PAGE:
‘You’ve got to give yourself a chance’: Tigers’ late rally dies too soon vs. Giants

Detroit News

Detroit — Maybe the Giants, playing in National League and on the West Coast, hadn’t got the memo about Willi Castro’s throwing arm.

If not, he delivered it in person Tuesday night.

In the fifth inning of the Tigers’ 3-1 loss to the Giants at Comerica Park, Mike Yastrzemski tagged and tried to advance to second base on a ball that Castro ran down in foul territory in the right field corner.


Castro caught it on the run, bounced off the short wall, took two hops and fired a laser to shortstop Javier Báez at second base. Yastrzemski, Castro’s sixth victim this season, seemed a little startled the throw had got there so fast.

“Just a great throw from Willi,” Tigers starter Drew Hutchison said. “He almost got the guy the inning before (Joc Pederson at second base). He’s got a great arm.”

BOX SCORE: Giants 3, Tigers 1

Castro saved at least one run with a running, lunging catch with two on in the fourth inning, too. He took a too-narrow route on a liner in the right-center gap but was able to snag it with an across-his-body, backhanded lunge.

He spun and threw quickly to second base, nearly doubling up Pederson.

“If you’re going to stay in close games, you’ve got to make plays,” manager AJ Hinch said. “I thought we did a great job running down some balls.”

Center fielder Riley Greene took an extra-base hit away from LaMonte Wade Jr. to end the third inning. Shaded toward right field against the left-handed hitter, Greene got a great jump off the bat, tracked the ball 95 feet and made the catch on the dead run.

“You know, I’ve come to expect it,” Hinch said. “That’s kind of where we should be. We expect those plays to be made to give ourselves a chance.”

That it did. Hutchison survived a 25-pitch first inning and soldiered through five innings, allowing only one run on a two-out, RBI single to Pederson in the first.

Hutchison has posted an ERA under 3.00 in his last three starts, but the Tigers’ offense has given him a measly eight runs of support, total.

“He hung in there,” Hinch said. “He was a little erratic early but he settled in nicely. We wanted him to get through the order two times and he did.”

With the Giants stacking their lineup with five left-handed hitters, Hinch went to lefty Daniel Norris in the sixth.

“It was mapped out nicely for us,” Hinch said.

Norris got the first two hitters out, but he walked the left-handed hitting Pederson. Right-handed hitting Evan Longoria made that hurt, hitting a mislocated slider 410 feet over the Tigers’ bullpen in left.

“Longoria hits more homers against right-handers than lefties,” Hinch said. “About the only thing that could’ve hurt us there is the homer. He tried to go down and away and he yanked it over the plate. Longoria didn’t miss.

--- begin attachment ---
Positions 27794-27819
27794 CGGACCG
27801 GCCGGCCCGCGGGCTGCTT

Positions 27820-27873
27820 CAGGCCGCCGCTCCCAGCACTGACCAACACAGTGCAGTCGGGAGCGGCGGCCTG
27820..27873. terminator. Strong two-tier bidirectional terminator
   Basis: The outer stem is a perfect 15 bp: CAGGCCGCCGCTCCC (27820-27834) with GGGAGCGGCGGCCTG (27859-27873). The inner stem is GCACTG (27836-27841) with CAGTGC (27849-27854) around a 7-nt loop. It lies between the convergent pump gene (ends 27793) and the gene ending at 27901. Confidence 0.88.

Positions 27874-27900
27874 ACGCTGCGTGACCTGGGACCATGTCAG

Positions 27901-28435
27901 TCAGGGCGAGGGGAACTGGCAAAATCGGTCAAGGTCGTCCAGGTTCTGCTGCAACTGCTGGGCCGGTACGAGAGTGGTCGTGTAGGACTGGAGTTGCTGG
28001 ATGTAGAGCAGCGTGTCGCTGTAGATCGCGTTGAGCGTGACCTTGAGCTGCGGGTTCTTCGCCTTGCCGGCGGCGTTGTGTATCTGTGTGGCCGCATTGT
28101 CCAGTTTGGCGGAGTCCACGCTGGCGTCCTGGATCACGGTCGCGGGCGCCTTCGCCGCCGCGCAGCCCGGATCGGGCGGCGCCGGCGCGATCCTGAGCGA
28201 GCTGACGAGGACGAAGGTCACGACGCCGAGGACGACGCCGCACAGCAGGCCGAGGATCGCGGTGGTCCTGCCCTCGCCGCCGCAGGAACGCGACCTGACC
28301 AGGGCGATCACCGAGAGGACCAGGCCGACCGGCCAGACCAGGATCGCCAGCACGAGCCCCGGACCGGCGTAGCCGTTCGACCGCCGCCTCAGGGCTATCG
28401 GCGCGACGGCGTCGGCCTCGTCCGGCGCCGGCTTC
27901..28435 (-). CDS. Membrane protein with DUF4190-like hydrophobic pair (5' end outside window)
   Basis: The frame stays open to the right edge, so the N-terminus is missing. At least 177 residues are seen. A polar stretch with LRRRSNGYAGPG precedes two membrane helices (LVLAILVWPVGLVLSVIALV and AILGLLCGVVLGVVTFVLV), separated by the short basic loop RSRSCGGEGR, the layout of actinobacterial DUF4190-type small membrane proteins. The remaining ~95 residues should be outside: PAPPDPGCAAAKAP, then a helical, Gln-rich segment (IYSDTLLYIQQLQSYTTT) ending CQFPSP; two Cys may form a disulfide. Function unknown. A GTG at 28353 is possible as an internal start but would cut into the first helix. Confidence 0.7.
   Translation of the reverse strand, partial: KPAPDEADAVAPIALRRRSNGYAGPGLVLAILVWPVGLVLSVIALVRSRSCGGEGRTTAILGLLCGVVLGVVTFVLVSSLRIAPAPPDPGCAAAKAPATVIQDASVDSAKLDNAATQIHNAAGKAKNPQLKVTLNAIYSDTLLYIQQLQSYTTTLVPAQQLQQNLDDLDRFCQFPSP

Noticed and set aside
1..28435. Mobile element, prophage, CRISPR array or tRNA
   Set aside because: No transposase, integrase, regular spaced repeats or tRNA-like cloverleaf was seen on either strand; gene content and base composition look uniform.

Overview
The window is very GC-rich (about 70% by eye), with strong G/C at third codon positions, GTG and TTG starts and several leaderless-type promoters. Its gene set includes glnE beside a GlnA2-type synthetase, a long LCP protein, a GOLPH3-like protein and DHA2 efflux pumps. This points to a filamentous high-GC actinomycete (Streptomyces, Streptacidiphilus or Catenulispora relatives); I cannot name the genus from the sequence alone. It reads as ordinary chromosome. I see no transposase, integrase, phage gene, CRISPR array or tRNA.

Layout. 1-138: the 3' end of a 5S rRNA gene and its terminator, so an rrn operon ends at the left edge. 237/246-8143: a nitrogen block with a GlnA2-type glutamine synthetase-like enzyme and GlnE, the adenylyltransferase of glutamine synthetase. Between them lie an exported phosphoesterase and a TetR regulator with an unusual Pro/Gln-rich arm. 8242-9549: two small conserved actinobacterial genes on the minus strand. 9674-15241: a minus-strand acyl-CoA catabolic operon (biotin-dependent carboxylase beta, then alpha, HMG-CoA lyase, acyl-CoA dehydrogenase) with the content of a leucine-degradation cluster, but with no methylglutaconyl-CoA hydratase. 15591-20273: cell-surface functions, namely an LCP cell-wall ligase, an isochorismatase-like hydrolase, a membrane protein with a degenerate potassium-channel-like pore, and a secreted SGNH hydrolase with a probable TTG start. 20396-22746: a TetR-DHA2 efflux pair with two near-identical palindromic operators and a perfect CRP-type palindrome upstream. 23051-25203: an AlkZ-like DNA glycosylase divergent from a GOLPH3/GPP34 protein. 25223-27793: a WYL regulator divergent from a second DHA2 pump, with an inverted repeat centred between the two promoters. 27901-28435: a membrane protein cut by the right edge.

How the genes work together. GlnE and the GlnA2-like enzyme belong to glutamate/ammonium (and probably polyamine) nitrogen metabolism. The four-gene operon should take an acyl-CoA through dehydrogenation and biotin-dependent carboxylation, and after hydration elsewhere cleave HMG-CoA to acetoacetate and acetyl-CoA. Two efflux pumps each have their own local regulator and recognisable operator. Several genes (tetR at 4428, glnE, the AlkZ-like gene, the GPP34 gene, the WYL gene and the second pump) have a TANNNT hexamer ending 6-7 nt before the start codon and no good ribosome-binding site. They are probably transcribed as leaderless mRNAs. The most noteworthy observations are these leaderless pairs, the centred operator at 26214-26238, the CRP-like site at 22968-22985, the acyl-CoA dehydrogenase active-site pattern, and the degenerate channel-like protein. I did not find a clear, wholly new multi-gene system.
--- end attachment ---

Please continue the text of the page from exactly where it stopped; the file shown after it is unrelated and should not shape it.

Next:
“That’s a tough sequence there. He was seemingly in control of the inning until the walk.”

Longoria’s blast gave Giants starter Carlos Rodon all the cushion he needed. The lefty who tormented Tigers’ hitters for seven years with White Sox yielded only one run and struck out 10 through seven innings.

The Tigers whiffed 23 times on 48 swings against Rodon — 17 times on 29 swings at his 95-mph four-seam fastball.

“Swing and miss is part of his game and it’s been a nemesis for us,” Hinch said. “Match those two together and it can turn into a tough night.”

The run came in the seventh on an RBI single by Eric Haase. Báez led off the inning hitting a pop-up into shallow center field. Angry at himself, he spiked his bat into the dirt and jogged head-down toward first base.

Báez could have been on second had he run hard out of the box. But he made up for it by stealing second base and getting in scoring position for Haase.

The Tigers made one last rush at it, loading the bases with one out in the bottom of the ninth against Giants flame-throwing closer Camilo Doval.

Victor Reyes started it, extending his hitting streak to eight games with a double to left-center. He went to third on a passed ball and stayed there on an infield single by Báez.

After Haase walked, Miguel Cabrera came to bat with the bases loaded.

No joy in Tigerville. After a nine-pitch battle, Cabrera was called out on a 3-2 pitch that barely caught the edge of the zone. Harold Castro grounded out to end it.

“You’ve got to give yourself a chance,” Hinch said. “We gave ourselves like one chance. That’s what makes it hard in a nine-inning game.”


Twitter: @cmccosky

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